We already know that a college education is expensive as hell. Even with scholarships and financial aid, trying to just survive in college can be rough—that includes finding ways to feed yourself.
That’s why several Spelman and Morehouse College students are on a hunger strike. They hope to bring awareness to food insecurity on college campuses in general, and to convince school officials and campus food provider Aramark to modify the system to let students donate unused meals to their peers who can’t afford to pay for a meal plan.
It’s not a new idea. In 2009, the University of California partnered with a program called Swipe Out Hunger that works with colleges and meal providers to provide a means for students to give their prepaid meals to students in need or people experiencing homelessness in the surrounding community.
“By introducing a Swipe Out Hunger program at Spelman and Morehouse, we would directly impact student hunger and raise awareness on the issues impacting our fellow students experiencing hunger and homelessness while in college,” Spelman student Mary-Pat Hector explained to Crossroads News.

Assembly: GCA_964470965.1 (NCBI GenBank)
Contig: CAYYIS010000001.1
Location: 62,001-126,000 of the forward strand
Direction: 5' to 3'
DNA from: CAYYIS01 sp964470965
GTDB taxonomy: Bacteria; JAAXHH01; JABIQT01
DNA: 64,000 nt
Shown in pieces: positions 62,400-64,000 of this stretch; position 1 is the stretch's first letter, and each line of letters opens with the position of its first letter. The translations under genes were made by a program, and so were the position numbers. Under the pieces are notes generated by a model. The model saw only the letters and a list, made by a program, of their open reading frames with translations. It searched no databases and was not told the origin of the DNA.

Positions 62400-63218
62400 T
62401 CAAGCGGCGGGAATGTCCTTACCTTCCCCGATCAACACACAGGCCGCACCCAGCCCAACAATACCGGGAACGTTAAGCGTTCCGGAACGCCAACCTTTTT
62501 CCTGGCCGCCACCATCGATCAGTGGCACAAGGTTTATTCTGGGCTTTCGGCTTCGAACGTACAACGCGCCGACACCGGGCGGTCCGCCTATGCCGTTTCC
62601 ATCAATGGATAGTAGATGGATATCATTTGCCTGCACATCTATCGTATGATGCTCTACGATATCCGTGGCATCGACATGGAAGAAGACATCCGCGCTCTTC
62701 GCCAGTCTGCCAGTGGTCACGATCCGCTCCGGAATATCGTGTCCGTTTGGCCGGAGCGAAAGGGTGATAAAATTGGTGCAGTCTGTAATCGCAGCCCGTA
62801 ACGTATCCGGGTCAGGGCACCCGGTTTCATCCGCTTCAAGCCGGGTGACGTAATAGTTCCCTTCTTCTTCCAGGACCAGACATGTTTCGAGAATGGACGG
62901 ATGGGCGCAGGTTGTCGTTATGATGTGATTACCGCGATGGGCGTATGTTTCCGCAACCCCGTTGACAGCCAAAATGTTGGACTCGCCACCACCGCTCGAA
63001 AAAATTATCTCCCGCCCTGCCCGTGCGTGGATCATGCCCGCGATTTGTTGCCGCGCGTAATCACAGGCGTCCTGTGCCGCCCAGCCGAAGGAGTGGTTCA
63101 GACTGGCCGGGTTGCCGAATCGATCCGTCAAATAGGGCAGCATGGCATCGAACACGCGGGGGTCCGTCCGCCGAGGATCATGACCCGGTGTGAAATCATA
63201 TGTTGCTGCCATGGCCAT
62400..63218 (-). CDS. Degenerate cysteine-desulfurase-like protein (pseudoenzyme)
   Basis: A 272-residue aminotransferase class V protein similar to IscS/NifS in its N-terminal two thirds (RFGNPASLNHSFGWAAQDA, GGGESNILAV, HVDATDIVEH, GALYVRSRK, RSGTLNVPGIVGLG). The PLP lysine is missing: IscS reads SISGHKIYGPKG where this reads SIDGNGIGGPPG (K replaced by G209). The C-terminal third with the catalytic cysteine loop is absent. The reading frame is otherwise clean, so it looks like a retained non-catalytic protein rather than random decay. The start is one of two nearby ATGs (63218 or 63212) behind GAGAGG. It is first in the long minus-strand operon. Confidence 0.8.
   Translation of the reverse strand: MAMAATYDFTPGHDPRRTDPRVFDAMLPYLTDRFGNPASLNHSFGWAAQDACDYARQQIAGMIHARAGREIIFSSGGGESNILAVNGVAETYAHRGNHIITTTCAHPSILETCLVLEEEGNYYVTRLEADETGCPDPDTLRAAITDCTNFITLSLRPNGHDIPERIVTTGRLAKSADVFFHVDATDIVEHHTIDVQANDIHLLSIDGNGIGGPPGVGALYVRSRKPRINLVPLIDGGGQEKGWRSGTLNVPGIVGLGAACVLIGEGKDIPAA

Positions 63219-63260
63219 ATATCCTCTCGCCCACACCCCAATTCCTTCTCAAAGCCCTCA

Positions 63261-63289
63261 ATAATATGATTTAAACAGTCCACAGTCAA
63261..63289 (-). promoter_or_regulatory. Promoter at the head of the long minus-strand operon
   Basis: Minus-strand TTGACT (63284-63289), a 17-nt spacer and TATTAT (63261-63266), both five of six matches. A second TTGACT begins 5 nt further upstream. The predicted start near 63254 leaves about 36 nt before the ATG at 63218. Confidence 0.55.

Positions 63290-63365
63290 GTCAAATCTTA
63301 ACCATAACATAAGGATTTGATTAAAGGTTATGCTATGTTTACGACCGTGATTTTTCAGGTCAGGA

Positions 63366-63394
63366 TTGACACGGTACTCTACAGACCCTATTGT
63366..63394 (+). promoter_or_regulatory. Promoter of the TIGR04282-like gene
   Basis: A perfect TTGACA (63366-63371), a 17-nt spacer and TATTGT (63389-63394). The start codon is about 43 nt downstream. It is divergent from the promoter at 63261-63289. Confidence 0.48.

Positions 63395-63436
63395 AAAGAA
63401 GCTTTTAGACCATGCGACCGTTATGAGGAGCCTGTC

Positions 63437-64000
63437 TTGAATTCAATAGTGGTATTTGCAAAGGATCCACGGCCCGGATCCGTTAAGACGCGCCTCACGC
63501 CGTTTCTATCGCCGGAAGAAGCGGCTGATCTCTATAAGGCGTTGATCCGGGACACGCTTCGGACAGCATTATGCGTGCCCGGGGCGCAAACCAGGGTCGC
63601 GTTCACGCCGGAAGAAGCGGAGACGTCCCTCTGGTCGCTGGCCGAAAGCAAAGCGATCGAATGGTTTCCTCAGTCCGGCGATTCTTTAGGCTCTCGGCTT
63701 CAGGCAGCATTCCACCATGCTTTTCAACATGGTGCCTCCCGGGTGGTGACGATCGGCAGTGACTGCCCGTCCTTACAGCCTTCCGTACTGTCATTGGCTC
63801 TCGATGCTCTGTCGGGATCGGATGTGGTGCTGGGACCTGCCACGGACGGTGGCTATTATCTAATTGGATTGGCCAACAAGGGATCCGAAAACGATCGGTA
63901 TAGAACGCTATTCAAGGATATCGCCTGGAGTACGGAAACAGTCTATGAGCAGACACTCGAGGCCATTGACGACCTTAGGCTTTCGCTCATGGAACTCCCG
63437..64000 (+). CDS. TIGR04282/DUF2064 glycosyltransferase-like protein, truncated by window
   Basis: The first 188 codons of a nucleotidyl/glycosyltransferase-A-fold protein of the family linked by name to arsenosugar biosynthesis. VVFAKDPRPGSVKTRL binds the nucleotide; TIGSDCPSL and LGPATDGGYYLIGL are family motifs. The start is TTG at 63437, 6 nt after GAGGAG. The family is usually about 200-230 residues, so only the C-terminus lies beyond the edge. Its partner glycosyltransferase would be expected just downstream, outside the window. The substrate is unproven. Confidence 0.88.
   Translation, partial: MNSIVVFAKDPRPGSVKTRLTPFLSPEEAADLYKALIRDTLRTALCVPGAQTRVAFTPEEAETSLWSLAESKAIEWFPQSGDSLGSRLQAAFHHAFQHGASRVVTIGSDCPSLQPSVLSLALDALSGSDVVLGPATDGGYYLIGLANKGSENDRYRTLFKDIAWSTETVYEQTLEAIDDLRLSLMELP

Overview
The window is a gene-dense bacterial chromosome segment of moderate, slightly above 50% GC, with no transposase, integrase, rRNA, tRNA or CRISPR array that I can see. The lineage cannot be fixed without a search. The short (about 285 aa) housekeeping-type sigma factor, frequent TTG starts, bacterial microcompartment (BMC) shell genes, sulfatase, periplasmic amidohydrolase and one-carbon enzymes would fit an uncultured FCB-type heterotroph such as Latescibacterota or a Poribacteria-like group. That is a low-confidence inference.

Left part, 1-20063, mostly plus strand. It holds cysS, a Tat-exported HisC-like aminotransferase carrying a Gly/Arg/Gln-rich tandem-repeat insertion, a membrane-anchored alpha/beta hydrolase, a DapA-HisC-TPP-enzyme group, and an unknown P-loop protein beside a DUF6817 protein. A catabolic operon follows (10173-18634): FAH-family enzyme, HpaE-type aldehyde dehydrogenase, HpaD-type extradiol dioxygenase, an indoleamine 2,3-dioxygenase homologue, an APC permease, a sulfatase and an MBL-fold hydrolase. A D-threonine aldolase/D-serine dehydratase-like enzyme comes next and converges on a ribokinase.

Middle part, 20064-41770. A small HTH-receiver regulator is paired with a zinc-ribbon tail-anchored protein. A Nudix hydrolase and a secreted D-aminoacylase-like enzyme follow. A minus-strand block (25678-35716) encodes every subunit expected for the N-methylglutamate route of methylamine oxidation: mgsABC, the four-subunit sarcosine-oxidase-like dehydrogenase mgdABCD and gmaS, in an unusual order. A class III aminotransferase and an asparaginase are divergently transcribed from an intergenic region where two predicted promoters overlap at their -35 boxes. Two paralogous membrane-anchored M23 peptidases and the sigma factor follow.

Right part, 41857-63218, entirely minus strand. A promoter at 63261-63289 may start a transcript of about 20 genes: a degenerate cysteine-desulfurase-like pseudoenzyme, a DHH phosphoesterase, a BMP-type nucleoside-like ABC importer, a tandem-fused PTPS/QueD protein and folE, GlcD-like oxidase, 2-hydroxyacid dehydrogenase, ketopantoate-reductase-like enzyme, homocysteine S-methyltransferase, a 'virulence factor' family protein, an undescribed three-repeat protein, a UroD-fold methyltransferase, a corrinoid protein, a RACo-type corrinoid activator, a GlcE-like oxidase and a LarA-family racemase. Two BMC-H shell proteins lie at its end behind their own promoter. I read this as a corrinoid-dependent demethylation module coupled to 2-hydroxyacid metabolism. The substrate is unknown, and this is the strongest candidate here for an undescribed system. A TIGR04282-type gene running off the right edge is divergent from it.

Joyce Davis, Spelman’s director of marketing and communications, released a comment saying that the hunger strikers raise a “very concerning” issue, of widespread food insecurity on campus, and the college administration will set a time to meet with the strikers to discuss the issue.
“In the meantime, we are engaging our vice president of student affairs, Darnita Killian, to determine the extent of the problem on Spelman’s campus,” Davis said. “No student should go hungry. We look forward to working with Aramark as we continue to explore the extent of the problem.”
A Morehouse spokesperson reportedly told press that she’s checking with administrators about the issue. Aramark, the meal plan vendor, said that college officials would have to request any changes. Meanwhile, Karen Cutler, a spokesperson for the company, said her employer can develop a plan with the college.